Monday, 8 September 2008

European Parliament wants law against T Magazine

Current discussions underway in the European Parliament might have severe implications for the advertisers in T magazine - and the way its editors write.

Sexual stereotypes in ads stir EU ire

PARIS: When members of the European Parliament voted last week to scold advertisers for "sexual stereotyping," they had some pretty obvious targets. One was a print ad for Dolce & Gabbana featuring a woman in spike heels pinned to the ground and surrounded by sweaty men in tight jeans.
But their ire was also directed at more prosaic images, among them an advertising icon - the 1950s Mr. Clean, a typecast implying, apparently, that only a strong man is powerful enough to tackle dirt.
The Parliament voted 504 to 110 to adopt a nonbinding report on gender stereotypes in advertising in an attempt to prod the industry to discuss the practice. That debate might well lead to legally binding legislation, according to Mary Honeyball, a British lawmaker and a member of the Women's Rights and Gender Equality Committee, which developed the report.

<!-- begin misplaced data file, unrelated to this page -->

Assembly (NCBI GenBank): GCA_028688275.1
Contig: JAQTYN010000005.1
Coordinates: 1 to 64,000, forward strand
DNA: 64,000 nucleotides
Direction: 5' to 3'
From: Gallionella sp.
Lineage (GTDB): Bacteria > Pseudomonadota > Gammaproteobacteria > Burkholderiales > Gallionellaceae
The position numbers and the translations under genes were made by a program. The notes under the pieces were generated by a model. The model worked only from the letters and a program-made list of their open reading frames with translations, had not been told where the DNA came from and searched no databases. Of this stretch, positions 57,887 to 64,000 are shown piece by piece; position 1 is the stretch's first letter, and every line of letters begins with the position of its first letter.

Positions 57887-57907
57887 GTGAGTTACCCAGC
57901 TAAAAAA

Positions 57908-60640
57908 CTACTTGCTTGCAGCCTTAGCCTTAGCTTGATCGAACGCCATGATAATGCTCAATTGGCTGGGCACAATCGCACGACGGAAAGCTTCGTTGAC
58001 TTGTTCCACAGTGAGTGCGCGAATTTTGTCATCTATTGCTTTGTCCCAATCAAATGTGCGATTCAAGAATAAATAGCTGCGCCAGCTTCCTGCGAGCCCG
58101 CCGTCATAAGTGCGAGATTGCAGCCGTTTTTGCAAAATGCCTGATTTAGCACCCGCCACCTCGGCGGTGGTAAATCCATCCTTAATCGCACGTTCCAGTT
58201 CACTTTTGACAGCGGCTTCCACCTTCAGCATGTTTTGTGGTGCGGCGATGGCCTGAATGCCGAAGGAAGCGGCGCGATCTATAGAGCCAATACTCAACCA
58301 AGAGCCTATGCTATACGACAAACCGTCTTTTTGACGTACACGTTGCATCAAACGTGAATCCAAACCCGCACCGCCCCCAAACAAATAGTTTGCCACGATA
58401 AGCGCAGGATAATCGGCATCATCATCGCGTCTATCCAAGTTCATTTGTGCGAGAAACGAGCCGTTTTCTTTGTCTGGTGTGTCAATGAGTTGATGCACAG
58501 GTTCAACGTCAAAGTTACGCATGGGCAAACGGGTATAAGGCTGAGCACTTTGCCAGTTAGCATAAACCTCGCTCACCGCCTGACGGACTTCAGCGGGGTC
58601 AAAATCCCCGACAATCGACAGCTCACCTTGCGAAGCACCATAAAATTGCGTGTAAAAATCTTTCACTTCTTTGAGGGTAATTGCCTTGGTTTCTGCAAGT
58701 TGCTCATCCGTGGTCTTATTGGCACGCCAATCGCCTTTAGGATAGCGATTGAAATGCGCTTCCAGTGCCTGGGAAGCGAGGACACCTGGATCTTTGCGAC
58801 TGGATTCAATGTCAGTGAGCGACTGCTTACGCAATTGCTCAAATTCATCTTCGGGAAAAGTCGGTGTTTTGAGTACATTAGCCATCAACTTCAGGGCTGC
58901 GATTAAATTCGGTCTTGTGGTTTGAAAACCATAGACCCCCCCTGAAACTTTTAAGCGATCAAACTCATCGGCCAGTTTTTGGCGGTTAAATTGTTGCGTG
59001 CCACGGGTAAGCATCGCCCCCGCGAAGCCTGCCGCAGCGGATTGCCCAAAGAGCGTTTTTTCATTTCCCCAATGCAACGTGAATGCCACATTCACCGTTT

"What I think it might do is encourage the industry in member states of Europe to improve," she said. "The report was passed by a big majority and so there's obviously recognition that there is a need to look at this. There is unacceptable stereotyping."
The concern, according to the committee report, is that stereotypes in advertising can "straitjacket women, men, girls and boys by restricting individuals to predetermined and artificial roles that are often degrading, humiliating and dumbed down for both sexes."


International Herald Tribune
New York Times

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